4. “The Dogs Attack” from The Omen
    (“Ave Satani”, any questions?)
    5. “End Title” from The Great Train Robbery
    (Lively and rousing)
    6. “The Enterprise” from Star Trek
    (THE Goldsmith theme par excellence)
    7. “Forced Flight” from King Solomon’s Mine
    (the assimilation of “Ride Of The Valkyries” is terrific)
    8. “End of a Dream” from Total Recall
    (Tour de Force piece)
    9. “Arthur Farewell” from First Knight
    (Splendid choir and orchestra piece)
    10. “Prepare for Battle/Victory for Us” from Timeline
    (unfortunately the last big action piece by the maestro)

    Thank you for your music, Mr. Goldsmith,
    who has been with me for 40 years and
    thanks also to you James for this site, which
    I have been following enthusiastically for many years.

  12. Cyril C. Grueter (Reply) on Thursday 18 February, 2021 at 14:29

    1. “Gift from the Sea” from Papillon
    2. “The Hunt” from Planet of the Apes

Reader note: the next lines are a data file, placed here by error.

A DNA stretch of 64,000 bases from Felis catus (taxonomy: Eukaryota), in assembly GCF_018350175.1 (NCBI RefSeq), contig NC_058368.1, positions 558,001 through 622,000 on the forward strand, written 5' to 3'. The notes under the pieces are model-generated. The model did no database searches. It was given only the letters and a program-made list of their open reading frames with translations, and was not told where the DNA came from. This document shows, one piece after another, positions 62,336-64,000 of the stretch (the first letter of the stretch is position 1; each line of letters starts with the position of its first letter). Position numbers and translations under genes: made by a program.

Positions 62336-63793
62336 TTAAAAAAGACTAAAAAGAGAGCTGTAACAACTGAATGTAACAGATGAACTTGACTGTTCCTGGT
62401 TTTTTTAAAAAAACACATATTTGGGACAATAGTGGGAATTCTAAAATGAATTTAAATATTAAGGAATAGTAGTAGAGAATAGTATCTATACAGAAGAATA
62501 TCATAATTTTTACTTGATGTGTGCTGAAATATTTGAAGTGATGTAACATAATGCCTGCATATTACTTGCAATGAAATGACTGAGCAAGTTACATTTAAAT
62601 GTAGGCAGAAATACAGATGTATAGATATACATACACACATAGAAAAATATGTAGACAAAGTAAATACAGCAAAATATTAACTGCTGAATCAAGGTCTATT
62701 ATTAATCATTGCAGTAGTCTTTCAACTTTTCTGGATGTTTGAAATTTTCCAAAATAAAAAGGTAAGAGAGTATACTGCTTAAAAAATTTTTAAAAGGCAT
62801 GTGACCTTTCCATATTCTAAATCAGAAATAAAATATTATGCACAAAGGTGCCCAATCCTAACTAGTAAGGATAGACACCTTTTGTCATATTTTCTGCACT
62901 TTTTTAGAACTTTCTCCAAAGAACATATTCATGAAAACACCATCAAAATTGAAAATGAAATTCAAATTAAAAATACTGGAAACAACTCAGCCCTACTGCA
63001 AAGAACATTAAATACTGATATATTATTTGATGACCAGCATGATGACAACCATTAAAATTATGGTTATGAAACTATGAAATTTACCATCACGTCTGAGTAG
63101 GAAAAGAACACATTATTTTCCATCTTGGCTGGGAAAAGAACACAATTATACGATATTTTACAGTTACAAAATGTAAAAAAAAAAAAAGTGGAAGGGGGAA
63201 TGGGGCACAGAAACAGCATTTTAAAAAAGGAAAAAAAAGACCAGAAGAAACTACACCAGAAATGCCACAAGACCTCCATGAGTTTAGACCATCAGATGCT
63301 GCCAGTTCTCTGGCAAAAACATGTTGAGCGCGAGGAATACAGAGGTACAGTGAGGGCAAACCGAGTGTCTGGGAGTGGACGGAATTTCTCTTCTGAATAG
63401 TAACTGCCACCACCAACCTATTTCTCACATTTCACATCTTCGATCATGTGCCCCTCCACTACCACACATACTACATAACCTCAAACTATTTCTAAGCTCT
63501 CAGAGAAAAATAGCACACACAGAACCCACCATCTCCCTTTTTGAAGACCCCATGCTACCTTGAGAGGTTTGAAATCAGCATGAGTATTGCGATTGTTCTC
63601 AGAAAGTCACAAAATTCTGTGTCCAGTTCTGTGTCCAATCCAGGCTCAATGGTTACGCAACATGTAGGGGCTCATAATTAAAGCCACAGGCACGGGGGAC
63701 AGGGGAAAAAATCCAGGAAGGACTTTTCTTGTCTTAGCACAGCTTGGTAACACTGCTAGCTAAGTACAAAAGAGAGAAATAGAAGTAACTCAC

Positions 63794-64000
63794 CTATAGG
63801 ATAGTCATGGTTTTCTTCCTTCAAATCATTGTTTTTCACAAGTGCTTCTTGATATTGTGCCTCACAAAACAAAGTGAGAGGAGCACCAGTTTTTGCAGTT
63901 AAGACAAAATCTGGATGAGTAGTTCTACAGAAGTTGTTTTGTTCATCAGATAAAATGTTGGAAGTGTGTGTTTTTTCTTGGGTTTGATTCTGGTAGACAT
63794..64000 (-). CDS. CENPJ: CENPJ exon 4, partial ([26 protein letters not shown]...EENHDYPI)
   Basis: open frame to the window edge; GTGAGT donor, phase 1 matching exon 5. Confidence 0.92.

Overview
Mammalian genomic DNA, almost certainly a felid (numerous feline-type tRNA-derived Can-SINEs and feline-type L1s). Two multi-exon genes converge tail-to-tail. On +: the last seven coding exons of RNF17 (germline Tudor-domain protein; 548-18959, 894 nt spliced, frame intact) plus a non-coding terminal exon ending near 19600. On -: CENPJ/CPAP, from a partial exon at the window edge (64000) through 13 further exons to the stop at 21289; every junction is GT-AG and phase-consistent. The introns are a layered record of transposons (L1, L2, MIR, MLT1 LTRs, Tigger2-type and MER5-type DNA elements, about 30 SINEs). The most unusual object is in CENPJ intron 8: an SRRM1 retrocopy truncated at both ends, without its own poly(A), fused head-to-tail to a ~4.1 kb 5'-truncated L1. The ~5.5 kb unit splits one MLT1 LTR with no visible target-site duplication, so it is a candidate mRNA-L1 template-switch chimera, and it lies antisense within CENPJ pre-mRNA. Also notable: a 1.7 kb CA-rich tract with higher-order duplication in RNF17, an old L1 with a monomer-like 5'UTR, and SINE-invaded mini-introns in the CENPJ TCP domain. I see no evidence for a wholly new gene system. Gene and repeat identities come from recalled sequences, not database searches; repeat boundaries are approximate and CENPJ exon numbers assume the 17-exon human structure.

3. “Camelot Lives” from First Knight
    4. “The Artist Who Did Not Want to Paint”
    5. “The Trees” from Medicine Man
    6. “Ouverture” from Twilight Zone – The Movie
    7. “The Dress Waltz” from Legend
    8. “Soarin’ over California”
    9. “Main Title” from Rudy
    10. “Sniper” from Under Fire

  13. Amit Rubinstein (Reply) on Thursday 18 February, 2021 at 18:30

    1. Nicaragua
    2. The Final Conflict
    3. The Enterprise
    4. The Sand Volcano
    5. End of a Dream
    6. The Final Game
    7. The Family Arrives
    8. Arthur’s Farewell
    9. A Kaddish for the Six Million
    10. The Artist Who Did Not Want to Paint

    runners up:
    11. The Road to Masada
    12. Raisuli Attacks
    13. King Richard
    14. First Contact
    15. The Mirrors (Alternate Version)
    16. The Monument
    17. Escape from the Torture
    18. First Flight
    19. Re-United
    20. A Long Walk/End Credits

  14. Pieter Coenen (Reply) on Friday 19 February, 2021 at 09:44

    Hello Amit,